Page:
July 6

Posted by sydney on Jul 6th, 2009
  • 1792: July 6, 1792 – Mr Eveleigh says, that the churring of a fern-owl is like the noise of a razor-grinder’s wheel.
  • 1791: July 6, 1791 – London Many martins in Lincolns inn fields.
  • 1788: July 6, 1788 – The late burning season has proved fatal to many deer in elevated situations, where the turf being quite scorched up, the stock in part perished for want.  This is said in particular to have been the case at Up-park in Sussex.  A want of water might probably have been one occasion of this mortality. Some fallow deer have dyed in the Holt.
  • 1785: July 6, 1785 – Some young Swifts seem to be out: they settle on, & cling to the walls of houses, & seem to be at a loss where to go; are perhaps looking for their nest.
  • 1783: July 6, 1783 – Some young martins came out of the nest over the garden-door.  This nest was built in 1777, & has been used ever since. As the summer has been dry, & we have drawn much water for the garden, I caused my well to be plumbed, & found we have yet 13 feet of water.  When we were measuring I was desirious of trying the depth of Bentham’s well, which becomes dry every summer; & was surprized to find it 25 feet shallower than my own: the former being only 38 feet deep, & the latter 63.
  • 1782: July 6, 1782 – Several titlarks nests were mowed-out in the St foin.
  • 1781: July 6, 1781 – Brisk gale.  The wheat, in large fields, undulates before the gale in a most amusing manner.
  • 1778: July 6, 1778 – The thunder-clouds sunk all away in the night; & we have had no rain.  My well sinks very fast.  Watered the garden, which is much scorched.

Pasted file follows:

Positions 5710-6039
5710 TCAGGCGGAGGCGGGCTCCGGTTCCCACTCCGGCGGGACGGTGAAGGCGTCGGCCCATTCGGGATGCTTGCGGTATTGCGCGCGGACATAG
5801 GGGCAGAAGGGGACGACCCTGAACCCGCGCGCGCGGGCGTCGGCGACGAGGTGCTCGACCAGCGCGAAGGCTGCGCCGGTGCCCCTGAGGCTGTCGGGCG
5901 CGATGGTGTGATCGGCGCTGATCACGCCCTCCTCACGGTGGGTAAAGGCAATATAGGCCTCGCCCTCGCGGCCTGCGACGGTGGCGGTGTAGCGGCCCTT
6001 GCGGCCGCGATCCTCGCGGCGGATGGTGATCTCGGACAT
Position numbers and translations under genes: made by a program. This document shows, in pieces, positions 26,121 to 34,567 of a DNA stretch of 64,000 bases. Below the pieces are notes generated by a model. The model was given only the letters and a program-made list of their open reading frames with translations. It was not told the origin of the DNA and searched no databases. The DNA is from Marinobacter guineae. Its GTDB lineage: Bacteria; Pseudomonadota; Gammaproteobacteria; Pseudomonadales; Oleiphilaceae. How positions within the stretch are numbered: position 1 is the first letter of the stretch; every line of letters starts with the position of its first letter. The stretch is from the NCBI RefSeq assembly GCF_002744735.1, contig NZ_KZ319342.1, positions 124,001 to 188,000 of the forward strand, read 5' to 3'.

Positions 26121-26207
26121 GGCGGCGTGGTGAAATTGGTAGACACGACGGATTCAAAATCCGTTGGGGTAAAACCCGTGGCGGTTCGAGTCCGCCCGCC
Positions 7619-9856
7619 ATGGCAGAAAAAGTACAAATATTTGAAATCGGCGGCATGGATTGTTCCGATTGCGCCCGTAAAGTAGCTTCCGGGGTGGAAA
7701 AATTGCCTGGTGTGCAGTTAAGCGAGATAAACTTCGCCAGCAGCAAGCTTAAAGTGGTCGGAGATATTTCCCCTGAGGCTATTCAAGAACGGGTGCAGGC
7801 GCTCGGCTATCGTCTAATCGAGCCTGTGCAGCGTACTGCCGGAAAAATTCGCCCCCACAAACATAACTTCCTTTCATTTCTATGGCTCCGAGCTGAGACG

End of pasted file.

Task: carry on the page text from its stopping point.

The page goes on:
• 1777: July 6, 1777 – My st foin lies in a rotting state. Birds are very voracious in their squab state, as appears from the consequences of eating which they eject from their nests in marvelous quantities: as they arrive so rapidly at their full maturity, much nutrition must necessarily be wanted.
  • 1776: July 6, 1776 – The bees that have not swarmed lie clustering round the mouths of the hives.  Took off the frames from the cucumrs: those under the hand-glasses begin to show fruit.  Hay lies in a bad state.
  • 1775: July 6, 1775 – Wasps begin to come.  Growing weather.
  • 1774: July 6, 1774 – Farmer Canning plows with two teams of asses, one in the morning, & one in the afternoon: at night these asses are folded on the fallows; & in the winter they are kept in a straw-yard where they make dung.
  • 1773: July 6, 1773 – All vegetation in gardens seems to stand still.
  • 1772: July 6, 1772 – Young partridges are fliers.  Vines continue to blow.  Monotropa hypopithys emerges and blows.
  • 1771: July 6, 1771 – Young swallows appear.  Cocked the hay in large cocks.  No kindly, regular dews all the summer; so that the walks and grass-plots were seldom well-mowed.
  • 1770: July 6, 1770 – Phallus impudicus olet.  Young daws come forth.  Cut my St. foin: a vast crop.  Vast showers about.
  • 1769: July 6, 1769 – Finished my hay-rick consisting of about seven tons without a drop of rain.
  • 1768: July 6, 1768 – No sun for several days.  Bad time for corn.  No cucumbers under hand-glasses will set.

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